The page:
About this Research Topic
Minor temperate fruit tree species include species cultivated on limited geographical areas but with increasing interest as important source of nutrients for human consumption such as pomegranate, fig, quince, pecan, mulberry, carob, loquat, persimmon, etc. Commercial interest in such fruit tree species ranges from fresh to processed usage (juices, concentrates, ready-to-use, jams, beverages, etc.). Growing interest in minor species has recently driven new research towards breeding and genetics to address producer and consumer traits. Intensified cultivation of such species in different areas of the world, through the development of new varieties and improved traits (together with appropriate agronomic practices), could be an important healthy and cost-effective alternative contributing to nutritional security.
Minor temperate fruit tree species have suffered from little attention from scientific community, consequently receiving little improvement via conventional breeding, and lacking detailed genomic information on important traits. This lack of data, together with a general poor genetic knowledge of these species, has often limited a wider cultivation and returns for sustainable fruit production.
For these reasons, and in the eyes of a growing awareness of scientists, farmers and consumers, the present Research Topic will aim to collate recent advances on minor temperate fruit trees breeding, including genome sequencing, GWAS studies, MAS and GS strategies, metabolic gene patterns, hormonal regulation, metabolomic and transcriptomic analyses with the consequent effects on fruit growth, development and quality. This information would allow the discovery of new genes or useful germplasm for an innovative breeding of such species, and development of new varietal solutions to face the climate change and the adaptability in difficult micro-climatic conditions, together with increasing nutritional value and ensuring safe and healthy processed foods.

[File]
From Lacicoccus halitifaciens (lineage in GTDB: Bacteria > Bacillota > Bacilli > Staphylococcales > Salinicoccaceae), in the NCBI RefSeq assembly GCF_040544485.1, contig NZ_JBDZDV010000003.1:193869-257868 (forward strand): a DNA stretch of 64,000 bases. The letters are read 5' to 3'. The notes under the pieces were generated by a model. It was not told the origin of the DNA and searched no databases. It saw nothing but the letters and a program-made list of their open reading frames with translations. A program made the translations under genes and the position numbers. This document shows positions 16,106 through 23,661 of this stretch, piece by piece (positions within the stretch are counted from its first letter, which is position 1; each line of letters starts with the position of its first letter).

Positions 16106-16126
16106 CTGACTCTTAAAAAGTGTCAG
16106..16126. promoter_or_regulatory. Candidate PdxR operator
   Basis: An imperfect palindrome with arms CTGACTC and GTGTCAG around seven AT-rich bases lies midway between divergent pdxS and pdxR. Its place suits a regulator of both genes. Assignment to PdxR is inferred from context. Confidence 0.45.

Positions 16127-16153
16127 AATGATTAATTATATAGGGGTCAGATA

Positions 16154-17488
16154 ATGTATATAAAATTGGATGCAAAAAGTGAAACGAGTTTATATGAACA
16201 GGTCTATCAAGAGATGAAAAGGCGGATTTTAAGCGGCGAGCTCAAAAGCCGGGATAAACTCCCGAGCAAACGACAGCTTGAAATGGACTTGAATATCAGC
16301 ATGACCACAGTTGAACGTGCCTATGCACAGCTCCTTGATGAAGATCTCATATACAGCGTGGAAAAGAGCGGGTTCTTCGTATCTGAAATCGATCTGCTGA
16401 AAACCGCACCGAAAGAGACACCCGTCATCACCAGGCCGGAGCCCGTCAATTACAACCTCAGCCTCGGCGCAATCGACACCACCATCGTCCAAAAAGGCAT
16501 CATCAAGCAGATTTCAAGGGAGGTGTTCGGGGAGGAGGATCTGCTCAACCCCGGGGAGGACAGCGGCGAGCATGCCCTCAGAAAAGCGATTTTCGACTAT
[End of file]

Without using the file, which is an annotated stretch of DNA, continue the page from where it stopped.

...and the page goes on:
We invite submission of Original Research papers and Review articles from breeders, geneticists, eco-physiologists, horticulturists, and other researchers working on minor (underutilized) tree fruits on the following topics:
• Advances in scion and rootstock breeding methods and new releases.
• Advances in genome sequencing, map building and development of markers for traits of interest.
• Advances in mapping and cloning of QTLs, and MAS and GS strategies for valuable agronomic traits.
• Characterizing and exploiting the nutraceutical properties of minor fruits.
• Optimized in vitro culture protocols for germplasm conservation, explant regeneration, introduction of new genetic variability.
• Genetic transformation, clonal propagation, and rootstock development.
• Genetic resources for potential expansion of tree fruit varieties.
• Genetic control of physiological and disease resistance traits of minor fruit tree species.
Please note: that Original Research manuscripts with largely descriptive results are out of scope of Frontiers in Plant Science. Results that provide insights into physiological processes that address the above points are invited.
Keywords: Fruit trees, Innovation, Breeding techniques, Quality, Genetics
Important Note: All contributions to this Research Topic must be within the scope of the section and journal to which they are submitted, as defined in their mission statements. Frontiers reserves the right to guide an out-of-scope manuscript to a more suitable section or journal at any stage of peer review.